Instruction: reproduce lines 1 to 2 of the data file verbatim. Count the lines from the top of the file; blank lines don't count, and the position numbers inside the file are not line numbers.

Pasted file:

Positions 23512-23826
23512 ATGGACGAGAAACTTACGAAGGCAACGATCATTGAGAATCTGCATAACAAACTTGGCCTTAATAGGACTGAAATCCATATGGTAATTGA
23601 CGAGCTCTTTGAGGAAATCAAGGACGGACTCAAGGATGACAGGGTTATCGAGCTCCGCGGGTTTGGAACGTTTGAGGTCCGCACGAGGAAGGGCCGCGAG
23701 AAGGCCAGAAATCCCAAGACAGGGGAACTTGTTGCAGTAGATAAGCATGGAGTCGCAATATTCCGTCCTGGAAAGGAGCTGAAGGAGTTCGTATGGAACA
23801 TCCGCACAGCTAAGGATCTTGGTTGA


Positions 23512-23826
23512 ATGGACGAGAAACTTACGAAGGCAACGATCATTGAGAATCTGCATAACAAACTTGGCCTTAATAGGACTGAAATCCATATGGTAATTGA